Skip to main content

Thank you for visiting nature.com. You are using a browser version with limited support for CSS. To obtain the best experience, we recommend you use a more up to date browser (or turn off compatibility mode in Internet Explorer). In the meantime, to ensure continued support, we are displaying the site without styles and JavaScript.

Activated Src requires Cadherin-11, Rac, and gp130 for Stat3 activation and survival of mouse Balb/c3T3 fibroblasts

Abstract

We previously demonstrated that engagement of cadherins, cell to cell adhesion molecules, triggers a dramatic increase in levels and activity of the Rac/Cdc42 small GTPases, which is followed by secretion of IL6 family cytokines and activation of their common receptor, gp130, in an autocrine manner. This results in phosphorylation of the Signal Transducer and Activator of Transcription-3 (Stat3) on tyrosine-705, which then dimerizes, migrates to the nucleus, and activates transcription of genes involved in cell division and survival. In the present report we demonstrate that, in mouse Balb/c3T3 fibroblasts, mutationally activated Src527F also increases Rac levels, leading to secretion of IL6 family cytokines and gp130 activation, which triggers the Stat3-ptyr705 increase. Interestingly, our results also demonstrate that cadherin-11 is required to preserve gp130 levels for IL6 family signaling. At the same time, however, activated Src527F downregulates cadherin-11, in a quantitative manner. As a result, Src527F expression to intermediate levels allows sufficient cadherin-11, hence gp130 levels for Stat3 activation, as expected. However, expressed to high levels, Src527F eliminates cadherin-11, hence gp130 signaling, thus abolishing Stat3-ptyr705 stimulation. Taken together, these data establish for the first time a loop between Src, cadherin-11, gp130, and Stat3 activation. This fine balance between Src527F and cadherin-11 levels which is required for Stat3 activation and cellular survival could have significant therapeutic implications.

Introduction

The signal transducer and activator of transcription-3 (Stat3) is a latent cytoplasmic transcription factor. Stat3 is activated by receptor tyrosine kinases such as EGFR, cytokine receptors such as the Interleukin-6 receptor (IL6R), and non-receptor tyrosine kinases such as Src. Ligand engagement leads to phosphorylation of specific tyrosine residues on the receptors, which provide docking sites for the Src homology 2 (SH2) domain of Stat3. Thus, Stat3 is recruited to the activated receptors and, in turn, becomes phosphorylated by the receptor itself, or by associated Janus kinase (JAK) or Src family kinases [1, 2]. Following phosphorylation of the critical tyrosine-705 residue (ptyr705), Stat3 monomers associate with each other through reciprocal SH2-ptyr705 interactions to form dimers that translocate to the nucleus. There, Stat3 dimers bind DNA sequences to activate the transcription of specific genes involved in cell division and survival, such as myc, bcl-xL, mcl-1, and survivin while they downregulate the tumor suppressor p53 [3], thus protecting tumor cells from apoptosis [4, 5]. Hyperactivation of Stat3 is present in a large number of cancers and has been reported to be required for tumor cell growth and survival, as well as angiogenesis, metastasis, and immune evasion [6]. The fact that a constitutively active form of Stat3 (Stat3C) alone is sufficient to induce transformation of cultured fibroblasts [7] and epithelial cells [8] points to an etiological role of Stat3 in oncogenesis.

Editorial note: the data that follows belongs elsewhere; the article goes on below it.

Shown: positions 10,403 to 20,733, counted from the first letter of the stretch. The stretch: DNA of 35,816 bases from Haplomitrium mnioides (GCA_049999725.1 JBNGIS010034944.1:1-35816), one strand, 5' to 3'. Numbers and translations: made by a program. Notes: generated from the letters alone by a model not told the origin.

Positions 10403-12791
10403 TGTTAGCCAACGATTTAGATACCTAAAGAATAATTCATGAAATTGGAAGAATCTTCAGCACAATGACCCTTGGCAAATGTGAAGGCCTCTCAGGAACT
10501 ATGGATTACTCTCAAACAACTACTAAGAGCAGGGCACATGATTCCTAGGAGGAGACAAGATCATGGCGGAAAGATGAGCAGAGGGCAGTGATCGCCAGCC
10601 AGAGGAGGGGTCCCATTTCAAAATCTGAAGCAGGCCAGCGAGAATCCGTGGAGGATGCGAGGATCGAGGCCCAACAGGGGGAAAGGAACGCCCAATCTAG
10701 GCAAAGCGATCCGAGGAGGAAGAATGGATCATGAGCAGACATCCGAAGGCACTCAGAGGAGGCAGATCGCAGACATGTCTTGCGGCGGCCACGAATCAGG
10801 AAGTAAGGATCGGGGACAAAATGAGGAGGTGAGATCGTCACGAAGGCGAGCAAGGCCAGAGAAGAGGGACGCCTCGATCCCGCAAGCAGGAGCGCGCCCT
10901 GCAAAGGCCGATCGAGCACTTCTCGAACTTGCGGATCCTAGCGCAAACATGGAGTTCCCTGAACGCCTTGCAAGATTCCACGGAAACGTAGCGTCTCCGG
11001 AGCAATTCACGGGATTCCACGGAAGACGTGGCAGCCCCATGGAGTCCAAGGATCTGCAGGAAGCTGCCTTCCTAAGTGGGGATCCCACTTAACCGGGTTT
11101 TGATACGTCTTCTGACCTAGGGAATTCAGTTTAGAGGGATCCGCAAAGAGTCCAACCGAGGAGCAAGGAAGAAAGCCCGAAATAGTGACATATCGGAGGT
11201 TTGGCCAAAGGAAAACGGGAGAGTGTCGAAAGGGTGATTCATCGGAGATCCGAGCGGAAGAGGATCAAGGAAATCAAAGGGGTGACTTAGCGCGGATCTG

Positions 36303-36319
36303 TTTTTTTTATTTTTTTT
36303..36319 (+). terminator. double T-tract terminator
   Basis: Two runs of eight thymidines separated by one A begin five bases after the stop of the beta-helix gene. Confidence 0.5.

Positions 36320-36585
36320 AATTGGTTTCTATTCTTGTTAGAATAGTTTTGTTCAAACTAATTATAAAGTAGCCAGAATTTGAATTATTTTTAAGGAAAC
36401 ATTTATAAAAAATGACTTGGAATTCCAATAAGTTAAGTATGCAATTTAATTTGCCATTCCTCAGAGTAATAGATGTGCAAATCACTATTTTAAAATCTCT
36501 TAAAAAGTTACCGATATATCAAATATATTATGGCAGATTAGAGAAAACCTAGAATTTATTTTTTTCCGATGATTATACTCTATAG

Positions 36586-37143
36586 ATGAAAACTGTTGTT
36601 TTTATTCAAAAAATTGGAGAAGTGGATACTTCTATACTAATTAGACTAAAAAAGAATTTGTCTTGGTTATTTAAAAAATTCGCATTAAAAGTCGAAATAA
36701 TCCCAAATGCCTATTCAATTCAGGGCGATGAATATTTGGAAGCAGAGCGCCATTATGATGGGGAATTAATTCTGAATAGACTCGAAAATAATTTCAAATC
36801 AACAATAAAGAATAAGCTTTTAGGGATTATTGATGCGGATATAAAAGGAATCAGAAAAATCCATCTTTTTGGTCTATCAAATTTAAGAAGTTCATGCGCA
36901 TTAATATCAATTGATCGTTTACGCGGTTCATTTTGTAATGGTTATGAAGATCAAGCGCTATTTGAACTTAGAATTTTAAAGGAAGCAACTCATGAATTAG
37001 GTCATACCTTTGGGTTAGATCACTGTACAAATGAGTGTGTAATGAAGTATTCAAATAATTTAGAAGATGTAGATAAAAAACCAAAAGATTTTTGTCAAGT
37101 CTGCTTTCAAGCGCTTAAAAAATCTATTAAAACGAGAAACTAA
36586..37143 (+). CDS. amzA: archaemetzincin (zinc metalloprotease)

We and others previously demonstrated that engagement of cadherins, cell to cell adhesion molecules [E-, N-cadherin, or cadherin-11 (Cad11)], as occurs with a confluence of cultured cells, causes a dramatic increase in Stat3 activity in breast carcinoma lines as well as normal or transformed epithelial cells and fibroblasts [8,9,10]. This is triggered by a dramatic increase in protein levels and activity of the Rac1 (Rac) and Cdc42 small GTPases [11], which, in turn, causes a transcriptional upregulation of IL6 family cytokines, thus activating Stat3 through the common receptor subunit of the family, gp130, and JAK kinases [8, 12].

The Src family of non-receptor tyrosine kinases is often hyperactive in a variety of cancers [13], and activated Src is frequently associated with worse patient survival [14]. Early results demonstrated that Src activates Stat3 in cultured cells and that transcriptionally active, tyrosine-705-phosphorylated Stat3 is required for neoplastic transformation by the Src oncogene [15, 16]. Since Cad11 is also a potent activator of Stat3 [12], we revisited the question of Stat3 activation by Src, by exploring the role of Cad11 in a defined system of Balb/c3T3 cells expressing different levels of activated Src527F. These cells are not transformed so that, unlike tumor cells, the relationship between Src, cadherin-11, and Stat3 can be examined in the absence of confounding pathways. Our results reveal the importance of a fine balance between Src527F and Cad11 levels for Stat3 activation; expressed to high levels, Src527F eliminates Cad11, which, in turn, is required for gp130 signaling and Stat3 activation. Expressed to intermediate levels, on the other hand, Src527F allows sufficient residual levels of Cad11 and gp130 for Stat3 activation. Taken together, these data establish a loop between Src, Cad11, gp130, and Stat3 activation, a finding which could have significant therapeutic implications.

Materials and methods

Cell lines and culture techniques